Some years ago, I wrote a book, 5 Keys for Church Leaders. It is available from Church Publishing at Amazon and is also in a Kindle edition.  In it I talked about how important it is for church leaders to “Build the Team.”  What I pointed out is that to effectively carry out the mission that you have discerned, then the leadership need to work like a team. The team image is powerful because no team just shows up to play. They spend time together. They practice and they learn how to work cooperatively and not competitively.

Rather than give a series of bullet points on how to do this, I want to share with you the most significant experience that I have had in my years of ministry with a Vestry that did this intentionally. It was the Vestry of St. Luke’s in Seattle when I was the Rector. Here is what we developed.

First, we would meet twice a month.  The first meeting was about the mission and the strategy and ministries to carry out the mission. (More of this latter in my next blog.)  The second meeting was the business one where we reviewed the budget and the oversight of buildings, staff, and operations.  This was second because the first of the month made it hard for the treasurer and the administrator to put together the month information.

We would begin both meetings at 6pm with dinner.  Often members came in late because of their business hours, their commutes, or family obligations.  At 7pm we would move to our meeting room and I would begin the meeting with an opening prayer.  Then we would go around the room and check for any prayer concerns or needs.  Our deacon would keep notes of the concerns and then at the end, the deacon (and others as they felt led) would hold up the concerns in prayer.  Often members of the vestry would move to lay hands on those with needs for healing or strength. 

At the first meeting of the month, we would open the scriptures and I or one of our members would lead a study.  This was not just a bible study.  This was a bible study centered on the issues of leadership.  That was after all why we were there. It is amazing how many passages throughout the Scriptures deal with this topic. (There is an NIV Leadership edition of the Bible organized just on this theme.) We would discuss these passages and explore the applications to our community.  The second hour of the meeting, we would turn to the main thing, our mission.  Twice a year, we would review our goals and set new ones. Often at this meeting, we would bring the leaders of ministries or staff members into the meeting to discuss their work and seeking ways that we could support their areas.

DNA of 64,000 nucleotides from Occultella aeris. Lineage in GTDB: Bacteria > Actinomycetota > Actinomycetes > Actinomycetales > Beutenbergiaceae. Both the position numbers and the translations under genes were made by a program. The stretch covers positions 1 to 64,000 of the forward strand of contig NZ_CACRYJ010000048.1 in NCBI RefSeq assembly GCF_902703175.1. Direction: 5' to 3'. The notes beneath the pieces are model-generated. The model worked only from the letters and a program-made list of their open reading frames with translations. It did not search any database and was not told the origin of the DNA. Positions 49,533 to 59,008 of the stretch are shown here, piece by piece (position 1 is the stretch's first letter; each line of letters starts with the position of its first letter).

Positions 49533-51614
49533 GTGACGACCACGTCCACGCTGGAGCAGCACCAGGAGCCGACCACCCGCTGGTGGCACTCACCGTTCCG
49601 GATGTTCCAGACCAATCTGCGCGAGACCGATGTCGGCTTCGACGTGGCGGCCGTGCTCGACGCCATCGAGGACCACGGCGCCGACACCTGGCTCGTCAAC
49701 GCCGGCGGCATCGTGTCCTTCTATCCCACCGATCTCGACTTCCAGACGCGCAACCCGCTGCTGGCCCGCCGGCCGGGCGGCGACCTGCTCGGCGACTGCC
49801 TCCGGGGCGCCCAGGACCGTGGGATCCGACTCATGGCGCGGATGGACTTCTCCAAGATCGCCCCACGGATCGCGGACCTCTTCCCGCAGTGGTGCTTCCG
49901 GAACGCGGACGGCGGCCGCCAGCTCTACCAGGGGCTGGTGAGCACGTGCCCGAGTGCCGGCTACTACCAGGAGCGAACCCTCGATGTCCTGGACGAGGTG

The second meeting of the month also started with a meal, gathering and prayers. We did not do a Scripture study, but now had a report from the Rector, the Wardens, our Administrator, and the more typical reports you would expect.  The meeting portion was limited to two hours.  At the end of both meetings there was informal time over coffee and dessert. Over the years, and after holding and visiting hundreds of Vestry meetings, I am convinced that everything that happens after two hours is either redundant or ineffective.  Vestry members are, after all, volunteers.

In addition to these regular events, we held a day long retreat in February to welcome new vestry members and bring them up to speed and then to say goodbye and thank you to the off-going members.  Then in June we held a longer retreat to review and focus on our mission and strategies. 

Hard work? Yes!  Worth it? Without question.  People often said that the time on our Vestry was the most meaningful experience of Christian community they had ever had. A common feedback was that the Vestry had become a second family.

Now, I am not saying that you should operate this way, but I am suggesting that you structure your life together to allow time and use strategies that will allow the Vestry to become a community. 

Lastly, let me make this observation. While every parish has some dear saintly person whose spirituality and Christian witness is exemplary, and often some small group ministry that has rich fellowship and support, the corporate spiritual life of the congregation will not be greater than the spiritual life and witness of the leadership.   As Philip Turner said recently to a group of clergy, we must become the incarnation of the community that we are called to be. Modeling this is not a way to make this happen, it is the only way to enable it to happen. 

If you want more practical steps and ideas to move toward such a community, I have some in my 5 Keys book, or your Diocesan Office and Bishop should be able to help you.

In my next blog, I will discuss strategy and structure or how to organize to accomplish the mission.  Remember, a mission without a strategy is, after all, only a dream.

Tuesday, February 2, 2021

Parish Leadership: Discernment


This is the first of a series of Blogs about Parish Leadership. While it is intended for new Vestry Members, feel free to share this with leaders of your congregations.